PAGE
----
But in reality, he saw his numbers tank dramatically among Cuban-Americans.

Thus, Crist changed his mind -- yet again. 

This morning, the Crist campaign put out a statement announcing that he would no longer be visiting Cuba this summer.

We had called it.

Quote of the Day: Crist's Disgraceful Vision

It’s disgraceful that Charlie Crist's vision for Florida's economy is to propose business ventures with a failed terrorist state that's been holding an American hostage for the last five years.
-- Carlos Lopez-Cantera, Lt. Governor of Florida, Sunshine State News, 6/23/14

Why Would Obama Admin. License Travel for Cuban Apartheid Tournament?

It's hard to imagine a more insulting scenario than a fishing tournament in Cuba, where the Castro regime prohibits regular Cubans from even boarding vessels.

It's -- by definition -- an apartheid event.

According to the Castro regime's port authorities, Cubans are not authorized to board any vessel. This includes fishing boats, yachts, catamaran, jet-skis, etc. The only exception are Cubans married to citizens of another country, which can request a special permit.

Yet, earlier this month, the 64th International Fishing Tournament of Ernest Hemingway took place in Havana.

And in true dictatorial fashion, the tournament was "won" by Fidel Castro's son, Tony Castro.

(Tony also "won" last year's 5th Montecristo Cup Golf Tournament held in Varadero Beach. It seems he just can't lose.)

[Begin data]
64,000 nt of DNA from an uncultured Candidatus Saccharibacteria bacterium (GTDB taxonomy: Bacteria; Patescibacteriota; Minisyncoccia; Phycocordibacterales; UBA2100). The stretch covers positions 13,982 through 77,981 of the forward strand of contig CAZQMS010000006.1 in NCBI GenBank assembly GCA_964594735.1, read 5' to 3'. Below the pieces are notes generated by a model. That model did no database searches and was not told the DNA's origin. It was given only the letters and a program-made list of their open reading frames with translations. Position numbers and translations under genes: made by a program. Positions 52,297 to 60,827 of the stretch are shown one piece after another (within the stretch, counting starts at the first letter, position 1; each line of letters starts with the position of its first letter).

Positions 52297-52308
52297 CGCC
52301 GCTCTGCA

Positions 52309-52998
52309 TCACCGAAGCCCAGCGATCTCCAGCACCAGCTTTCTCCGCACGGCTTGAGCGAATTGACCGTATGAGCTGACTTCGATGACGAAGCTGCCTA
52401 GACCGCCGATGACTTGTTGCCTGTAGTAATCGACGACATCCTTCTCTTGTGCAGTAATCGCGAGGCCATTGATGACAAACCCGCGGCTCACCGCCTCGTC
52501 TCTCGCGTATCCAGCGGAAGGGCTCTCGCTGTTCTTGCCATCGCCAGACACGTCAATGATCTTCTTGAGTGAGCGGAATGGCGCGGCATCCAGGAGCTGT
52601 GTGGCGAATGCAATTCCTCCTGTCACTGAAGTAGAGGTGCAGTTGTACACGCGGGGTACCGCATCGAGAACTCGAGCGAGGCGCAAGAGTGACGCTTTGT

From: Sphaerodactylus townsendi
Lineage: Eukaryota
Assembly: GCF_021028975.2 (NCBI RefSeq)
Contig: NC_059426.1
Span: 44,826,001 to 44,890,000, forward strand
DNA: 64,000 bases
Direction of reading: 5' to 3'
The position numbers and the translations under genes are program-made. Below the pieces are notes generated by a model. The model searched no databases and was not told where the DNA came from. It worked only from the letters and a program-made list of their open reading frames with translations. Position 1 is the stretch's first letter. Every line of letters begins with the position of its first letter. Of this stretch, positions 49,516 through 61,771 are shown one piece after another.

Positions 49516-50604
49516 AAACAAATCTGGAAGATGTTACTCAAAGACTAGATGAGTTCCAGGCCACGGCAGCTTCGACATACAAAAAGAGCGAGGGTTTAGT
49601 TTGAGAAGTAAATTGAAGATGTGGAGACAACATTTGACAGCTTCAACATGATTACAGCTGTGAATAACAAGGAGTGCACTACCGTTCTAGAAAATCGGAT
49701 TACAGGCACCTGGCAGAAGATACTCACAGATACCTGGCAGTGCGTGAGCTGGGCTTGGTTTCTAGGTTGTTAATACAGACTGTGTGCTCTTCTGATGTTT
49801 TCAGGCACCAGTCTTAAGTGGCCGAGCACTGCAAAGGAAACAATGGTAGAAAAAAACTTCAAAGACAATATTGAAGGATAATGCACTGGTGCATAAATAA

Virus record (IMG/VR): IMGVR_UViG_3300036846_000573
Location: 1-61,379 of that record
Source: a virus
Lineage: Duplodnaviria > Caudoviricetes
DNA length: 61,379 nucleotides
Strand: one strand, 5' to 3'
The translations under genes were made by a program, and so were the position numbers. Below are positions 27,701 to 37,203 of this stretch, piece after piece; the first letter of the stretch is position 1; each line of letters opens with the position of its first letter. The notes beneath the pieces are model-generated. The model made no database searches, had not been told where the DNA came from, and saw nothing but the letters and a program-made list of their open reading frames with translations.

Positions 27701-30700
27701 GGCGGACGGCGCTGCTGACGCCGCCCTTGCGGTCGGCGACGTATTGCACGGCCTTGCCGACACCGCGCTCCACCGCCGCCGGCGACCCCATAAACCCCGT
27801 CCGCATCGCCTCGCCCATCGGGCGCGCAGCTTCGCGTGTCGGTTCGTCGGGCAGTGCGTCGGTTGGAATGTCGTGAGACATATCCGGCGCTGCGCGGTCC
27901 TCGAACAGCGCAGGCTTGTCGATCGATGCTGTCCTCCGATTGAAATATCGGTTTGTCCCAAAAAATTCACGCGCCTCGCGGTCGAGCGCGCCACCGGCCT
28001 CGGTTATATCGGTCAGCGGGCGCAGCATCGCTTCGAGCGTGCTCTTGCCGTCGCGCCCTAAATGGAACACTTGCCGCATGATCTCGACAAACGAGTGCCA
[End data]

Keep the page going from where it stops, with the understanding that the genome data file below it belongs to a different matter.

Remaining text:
What's even more interesting is that Castro "won" aboard the yacht "Santy", which the regime-friendly magazine OnCuba lauded as being owned by the "proprietors" of a famous sushi "paladar" in Havana.

Shocking.

(For those still unaware, the only "paladares" allowed to thrive in Cuba are those owned or connected to the Castro regime and its cohorts. We refer to these as the "MININT's Paladares." They are the successful "private" businesses we often see featured in the media.)

But that's not what's most insulting.

What's most insulting is that the U.S. State and Treasury (OFAC) Departments purportedly licensed 130 Americans to participate in this apartheid fishing tournament.

Only 13 were able to attend as the Commerce Department held up the licensing of their vessels.

Under what travel category did OFAC approve these licenses?

Moreover, what policy rationale was given to allow these Americans to rub apartheid in the Cuban people's face?